Term of Award
Doctor of Education in Education Administration (Ed.D.)
Document Type and Release Option
Dissertation (open access)
Department of Leadership, Technology, and Human Development
Committee Member 1
Committee Member 2
This research project explores the predominant leadership characteristics among community college presidents as measured by Bass and Avolio’s transformational leadership continuum, the degree of collective teacher efficacy among faculty, and any correlation that exists between them. The populations studied are the presidents and faculty of community colleges in Alabama. Two instruments were employed, the Multifactor Leadership Questionnaire (MLQ) developed by Bass and Avolio (1995) and Goddard’s CE-SCALE (2000, 2002), as a measure of collective teacher efficacy.
The researcher found evidence of mid-range collective efficacy scores among faculty and strong evidence of pervasive transformational leadership characteristics among college presidents. The researcher also found a positive correlation using Spearman coefficients between the degree of transformational leadership characteristics and the degree of collective teacher efficacy among four of the five dimensions of transformational leadership on the leadership continuum. Correlation was most pronounced for Idealized Influence (Behavior), which centers on the fact that transformational leaders communicate their most important values and sense of purpose to followers, a characteristic that promotes a collective and cohesive view of institutional purpose. Although a slightly negative correlation was found for Idealized Influence (Attributes), modest positive correlations were also found for Inspirational Motivation, Intellectual Stimulation, and Individual Consideration.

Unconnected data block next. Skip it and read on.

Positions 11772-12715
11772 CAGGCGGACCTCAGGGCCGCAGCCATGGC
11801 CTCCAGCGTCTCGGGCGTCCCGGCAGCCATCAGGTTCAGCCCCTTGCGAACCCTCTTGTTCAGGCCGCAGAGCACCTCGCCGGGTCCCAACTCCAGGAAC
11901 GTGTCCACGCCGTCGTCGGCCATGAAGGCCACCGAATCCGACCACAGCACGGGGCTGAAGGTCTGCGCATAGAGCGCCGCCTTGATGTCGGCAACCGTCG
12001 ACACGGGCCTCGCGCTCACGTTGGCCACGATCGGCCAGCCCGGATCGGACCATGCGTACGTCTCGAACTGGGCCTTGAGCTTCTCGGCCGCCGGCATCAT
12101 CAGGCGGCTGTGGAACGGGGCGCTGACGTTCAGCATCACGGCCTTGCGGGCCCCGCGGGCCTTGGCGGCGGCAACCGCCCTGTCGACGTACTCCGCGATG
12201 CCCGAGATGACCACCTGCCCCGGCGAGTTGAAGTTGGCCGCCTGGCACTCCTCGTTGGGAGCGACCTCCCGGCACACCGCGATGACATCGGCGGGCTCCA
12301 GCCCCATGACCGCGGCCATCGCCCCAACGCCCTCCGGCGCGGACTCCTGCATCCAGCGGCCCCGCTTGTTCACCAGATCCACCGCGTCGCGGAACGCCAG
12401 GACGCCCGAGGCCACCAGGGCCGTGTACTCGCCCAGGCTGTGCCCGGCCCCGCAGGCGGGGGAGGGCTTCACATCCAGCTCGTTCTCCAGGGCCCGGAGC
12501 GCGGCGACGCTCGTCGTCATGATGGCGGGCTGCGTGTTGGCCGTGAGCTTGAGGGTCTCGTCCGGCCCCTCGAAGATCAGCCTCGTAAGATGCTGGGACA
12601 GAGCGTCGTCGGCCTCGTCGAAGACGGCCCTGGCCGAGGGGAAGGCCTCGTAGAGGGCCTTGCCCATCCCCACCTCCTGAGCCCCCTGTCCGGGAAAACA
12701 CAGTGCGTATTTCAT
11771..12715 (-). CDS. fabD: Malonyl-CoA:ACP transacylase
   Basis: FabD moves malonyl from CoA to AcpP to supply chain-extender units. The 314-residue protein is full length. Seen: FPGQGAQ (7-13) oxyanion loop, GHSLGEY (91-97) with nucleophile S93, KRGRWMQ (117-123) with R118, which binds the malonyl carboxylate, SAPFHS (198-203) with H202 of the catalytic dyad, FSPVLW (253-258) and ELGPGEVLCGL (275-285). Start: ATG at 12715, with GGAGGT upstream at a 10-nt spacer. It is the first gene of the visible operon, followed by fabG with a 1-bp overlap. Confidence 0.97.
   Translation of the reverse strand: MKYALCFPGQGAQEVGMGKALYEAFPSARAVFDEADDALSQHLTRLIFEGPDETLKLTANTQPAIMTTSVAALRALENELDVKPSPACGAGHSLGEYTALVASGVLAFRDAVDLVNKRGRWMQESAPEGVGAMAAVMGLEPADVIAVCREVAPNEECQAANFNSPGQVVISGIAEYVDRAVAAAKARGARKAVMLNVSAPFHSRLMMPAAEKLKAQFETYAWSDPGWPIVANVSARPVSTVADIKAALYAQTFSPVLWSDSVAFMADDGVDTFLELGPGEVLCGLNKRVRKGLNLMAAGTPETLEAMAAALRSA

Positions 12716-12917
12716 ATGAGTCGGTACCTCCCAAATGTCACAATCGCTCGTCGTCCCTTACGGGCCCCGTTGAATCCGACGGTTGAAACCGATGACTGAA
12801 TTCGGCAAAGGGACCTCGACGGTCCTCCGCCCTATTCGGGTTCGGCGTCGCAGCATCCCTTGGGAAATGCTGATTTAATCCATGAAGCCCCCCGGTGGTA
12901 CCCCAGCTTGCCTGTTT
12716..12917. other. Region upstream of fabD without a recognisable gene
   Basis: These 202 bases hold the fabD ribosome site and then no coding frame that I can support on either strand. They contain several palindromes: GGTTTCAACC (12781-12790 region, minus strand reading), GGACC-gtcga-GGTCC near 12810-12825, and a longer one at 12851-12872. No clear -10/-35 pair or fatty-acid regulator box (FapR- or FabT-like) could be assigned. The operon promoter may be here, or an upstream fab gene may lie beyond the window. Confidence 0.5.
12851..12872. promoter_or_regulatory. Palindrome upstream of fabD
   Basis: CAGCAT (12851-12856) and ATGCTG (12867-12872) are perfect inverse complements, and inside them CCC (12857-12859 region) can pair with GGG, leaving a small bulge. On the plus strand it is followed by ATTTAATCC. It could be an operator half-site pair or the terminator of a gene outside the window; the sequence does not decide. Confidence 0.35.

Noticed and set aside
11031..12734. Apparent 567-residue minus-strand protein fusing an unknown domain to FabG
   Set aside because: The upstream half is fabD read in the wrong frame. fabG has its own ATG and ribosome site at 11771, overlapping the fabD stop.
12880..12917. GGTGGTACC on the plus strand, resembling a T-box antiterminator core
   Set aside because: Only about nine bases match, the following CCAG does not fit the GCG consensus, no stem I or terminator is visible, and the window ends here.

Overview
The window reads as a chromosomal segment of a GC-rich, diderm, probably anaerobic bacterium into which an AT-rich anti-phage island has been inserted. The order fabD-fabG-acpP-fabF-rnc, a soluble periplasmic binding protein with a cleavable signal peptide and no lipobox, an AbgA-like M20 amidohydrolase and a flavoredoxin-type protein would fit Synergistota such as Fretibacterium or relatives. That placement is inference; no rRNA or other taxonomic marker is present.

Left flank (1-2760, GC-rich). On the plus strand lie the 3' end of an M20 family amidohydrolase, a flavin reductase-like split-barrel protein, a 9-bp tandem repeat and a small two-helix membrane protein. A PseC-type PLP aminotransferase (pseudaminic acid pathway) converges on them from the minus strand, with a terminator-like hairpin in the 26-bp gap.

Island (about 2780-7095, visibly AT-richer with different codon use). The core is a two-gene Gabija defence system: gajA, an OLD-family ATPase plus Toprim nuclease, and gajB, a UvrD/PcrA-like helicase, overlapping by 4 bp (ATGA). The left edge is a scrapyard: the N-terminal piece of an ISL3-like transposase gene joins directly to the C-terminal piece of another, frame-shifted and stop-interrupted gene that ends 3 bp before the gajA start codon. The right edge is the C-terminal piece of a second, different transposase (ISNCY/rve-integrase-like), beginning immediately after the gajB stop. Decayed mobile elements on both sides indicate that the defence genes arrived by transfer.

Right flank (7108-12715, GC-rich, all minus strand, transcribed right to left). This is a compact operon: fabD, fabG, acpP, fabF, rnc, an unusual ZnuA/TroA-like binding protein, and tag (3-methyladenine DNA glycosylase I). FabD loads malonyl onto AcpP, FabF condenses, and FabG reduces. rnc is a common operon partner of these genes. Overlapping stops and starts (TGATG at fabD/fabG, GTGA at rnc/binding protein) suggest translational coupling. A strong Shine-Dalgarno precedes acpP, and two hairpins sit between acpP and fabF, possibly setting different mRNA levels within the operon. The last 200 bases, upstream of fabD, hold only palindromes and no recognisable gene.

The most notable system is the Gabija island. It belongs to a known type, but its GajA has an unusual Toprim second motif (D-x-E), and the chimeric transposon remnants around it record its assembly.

McMoy, J. (2014). Transformational leadership and a culture of efficacy: A search for correlation in the Alabama two-year college system (doctoral dissertation, Georgia Southern University.